Investigators for the OPEN CTO trial prospectively enrolled 1,000 patients at 12 experienced CTO PCI centers in the United States and collected detailed information on acute and subsequent procedural outcomes, including quality-of-life outcomes, with core lab analysis and central events committee adjudication.
According to results presented, technical success was 89%, mean procedure time was 119 ± 72 minutes, mean air kerma radiation dose was 2.5 ± 1.9 Gy and mean contrast volume was 265 ± 194 mL, suggesting high efficiency. Thirty-day mortality was 1.3%, rehospitalization was 14.7%, repeat revascularization was 2.6% and skin change was 3.1%. Patients experienced significant improvement in angina, dyspnea and depression scores (Figures 2A and 2B).
OPEN CTO is a methodologically rigorous snapshot of the current status of hybrid CTO PCI, demonstrating that high success rates can be achieved with significant improvement in patient quality of life. It also demonstrates that the risk of CTO PCI may be higher than non-CTO PCI as demonstrated in a recent analysis from the American College of Cardiology’s National Cardiovascular Data Registry. High success rates similar to OPEN CTO were reported by several other contemporary CTO PCI registries from around the world.
High Success Rates, Future Efforts
In summary, it is now clear that, by using contemporary techniques, high success rates can be achieved among multiple experienced centers around the world, providing significant clinical benefits.
However, much more needs to be done, such as expanding the number of centers that can achieve the excellent results achieved at expert centers so as to increase local availability to high-quality CTO PCI; creating a better understanding of which patients are most likely to benefit from CTO PCI and how to minimize procedure-related risks; and performing the next-generation clinical trials that will bring CTO PCI to the next level and consolidate its role as an effective and safe treatment strategy for complex CAD.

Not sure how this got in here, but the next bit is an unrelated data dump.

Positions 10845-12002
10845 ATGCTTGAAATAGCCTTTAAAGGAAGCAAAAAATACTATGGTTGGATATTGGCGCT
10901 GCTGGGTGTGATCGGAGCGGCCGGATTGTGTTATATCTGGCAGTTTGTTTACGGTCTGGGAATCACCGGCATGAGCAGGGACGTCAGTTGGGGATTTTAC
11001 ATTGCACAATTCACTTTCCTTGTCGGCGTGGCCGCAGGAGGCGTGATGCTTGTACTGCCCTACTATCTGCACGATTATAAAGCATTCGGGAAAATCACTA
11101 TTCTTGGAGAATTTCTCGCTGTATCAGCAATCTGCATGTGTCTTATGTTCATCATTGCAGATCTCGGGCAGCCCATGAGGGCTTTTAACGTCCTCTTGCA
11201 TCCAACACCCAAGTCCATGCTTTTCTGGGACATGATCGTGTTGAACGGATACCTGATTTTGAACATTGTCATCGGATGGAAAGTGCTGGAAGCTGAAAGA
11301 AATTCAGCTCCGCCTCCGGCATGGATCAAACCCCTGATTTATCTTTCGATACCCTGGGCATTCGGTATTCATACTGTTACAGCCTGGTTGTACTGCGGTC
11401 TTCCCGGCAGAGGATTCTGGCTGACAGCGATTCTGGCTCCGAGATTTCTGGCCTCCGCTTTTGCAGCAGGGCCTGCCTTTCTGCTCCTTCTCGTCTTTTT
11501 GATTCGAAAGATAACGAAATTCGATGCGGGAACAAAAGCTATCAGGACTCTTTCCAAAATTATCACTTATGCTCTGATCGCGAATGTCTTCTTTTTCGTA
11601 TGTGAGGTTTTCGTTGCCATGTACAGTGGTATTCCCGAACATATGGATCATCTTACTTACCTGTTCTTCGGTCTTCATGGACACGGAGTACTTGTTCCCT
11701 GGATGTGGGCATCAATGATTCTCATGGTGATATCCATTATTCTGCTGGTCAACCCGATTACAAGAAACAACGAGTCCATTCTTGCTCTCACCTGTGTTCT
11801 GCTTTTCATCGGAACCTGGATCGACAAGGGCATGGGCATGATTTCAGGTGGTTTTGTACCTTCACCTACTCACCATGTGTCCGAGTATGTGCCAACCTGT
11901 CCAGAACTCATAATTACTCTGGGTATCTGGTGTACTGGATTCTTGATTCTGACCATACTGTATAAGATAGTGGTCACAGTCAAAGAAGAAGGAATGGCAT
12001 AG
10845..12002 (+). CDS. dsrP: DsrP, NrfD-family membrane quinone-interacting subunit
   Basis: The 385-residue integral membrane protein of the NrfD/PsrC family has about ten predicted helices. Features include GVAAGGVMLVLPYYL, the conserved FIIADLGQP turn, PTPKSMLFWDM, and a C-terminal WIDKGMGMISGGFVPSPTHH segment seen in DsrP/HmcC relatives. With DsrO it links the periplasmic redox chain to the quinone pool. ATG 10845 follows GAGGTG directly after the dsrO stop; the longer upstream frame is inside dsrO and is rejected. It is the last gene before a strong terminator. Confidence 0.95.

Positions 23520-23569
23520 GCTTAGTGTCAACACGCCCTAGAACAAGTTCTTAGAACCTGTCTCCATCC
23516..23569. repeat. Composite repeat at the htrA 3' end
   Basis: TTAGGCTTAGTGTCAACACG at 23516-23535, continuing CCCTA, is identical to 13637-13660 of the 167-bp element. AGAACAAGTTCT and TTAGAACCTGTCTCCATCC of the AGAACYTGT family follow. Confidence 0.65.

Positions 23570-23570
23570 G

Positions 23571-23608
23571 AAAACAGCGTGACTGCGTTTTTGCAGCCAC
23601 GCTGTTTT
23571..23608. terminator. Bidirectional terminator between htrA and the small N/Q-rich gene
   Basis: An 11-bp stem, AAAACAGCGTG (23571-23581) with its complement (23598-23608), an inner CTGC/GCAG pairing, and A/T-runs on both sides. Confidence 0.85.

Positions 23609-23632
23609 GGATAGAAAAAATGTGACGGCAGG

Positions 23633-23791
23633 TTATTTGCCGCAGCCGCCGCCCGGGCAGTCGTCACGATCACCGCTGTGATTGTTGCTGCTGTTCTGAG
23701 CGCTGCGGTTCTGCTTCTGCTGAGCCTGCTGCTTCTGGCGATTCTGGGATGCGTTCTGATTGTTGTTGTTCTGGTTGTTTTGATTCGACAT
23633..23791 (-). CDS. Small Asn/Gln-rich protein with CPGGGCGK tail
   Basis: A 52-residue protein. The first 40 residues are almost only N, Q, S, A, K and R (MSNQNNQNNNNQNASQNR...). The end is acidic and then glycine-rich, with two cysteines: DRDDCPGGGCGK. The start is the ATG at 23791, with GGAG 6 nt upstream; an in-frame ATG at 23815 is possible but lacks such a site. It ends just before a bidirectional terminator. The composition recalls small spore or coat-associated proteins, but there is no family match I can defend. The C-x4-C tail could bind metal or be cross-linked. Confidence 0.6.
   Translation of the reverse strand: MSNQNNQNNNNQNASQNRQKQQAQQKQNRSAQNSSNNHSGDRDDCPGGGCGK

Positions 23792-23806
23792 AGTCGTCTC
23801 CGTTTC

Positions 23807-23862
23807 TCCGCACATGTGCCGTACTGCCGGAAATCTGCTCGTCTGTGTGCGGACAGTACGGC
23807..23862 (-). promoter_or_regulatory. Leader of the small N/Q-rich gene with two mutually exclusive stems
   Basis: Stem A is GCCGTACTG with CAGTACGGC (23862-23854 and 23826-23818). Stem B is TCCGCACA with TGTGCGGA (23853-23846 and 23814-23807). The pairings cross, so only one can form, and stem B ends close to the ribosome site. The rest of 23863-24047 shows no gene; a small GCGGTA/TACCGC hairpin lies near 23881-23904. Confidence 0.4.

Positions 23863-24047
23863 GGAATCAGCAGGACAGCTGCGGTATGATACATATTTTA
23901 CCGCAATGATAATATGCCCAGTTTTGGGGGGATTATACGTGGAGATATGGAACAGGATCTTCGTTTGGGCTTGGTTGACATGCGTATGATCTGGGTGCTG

TCT 2015 confirms that many clinicians and centers around the world have embarked “on the way to Ithaca” and that the journey is indeed full of adventure and knowledge. The journey will likely continue for many years to come.
- Brilakis ES, et al. JACC Cardiovasc Interv. 2015;doi:10.1016/j.jcin.2014.08.014.
- Christopoulos G, et al. Int J Cardiol. 2015;doi:10.1016/j.ijcard.2015.06.093.
- For more information:
- Emmanouil S. Brilakis, MD, PhD, is director of the cardiac catheterization laboratory at the VA North Texas Healthcare System and is professor of medicine at the University of Texas Southwestern Medical Center, Dallas. He is also a Cardiology Today’s Intervention Editorial Board member. Brilakis can be reached at Dallas VA Medical Center (111A), 4500 S. Lancaster Road, Dallas, TX 75216; email: email@example.com.
Disclosures: Brilakis reports receiving speaker honoraria/consultant fees from Abbott Vascular, Asahi, Boston Scientific, Elsevier, Somahlution, St. Jude Medical and Terumo; research support from Boston Scientific and Infraredx; and his spouse is an employee of Medtronic.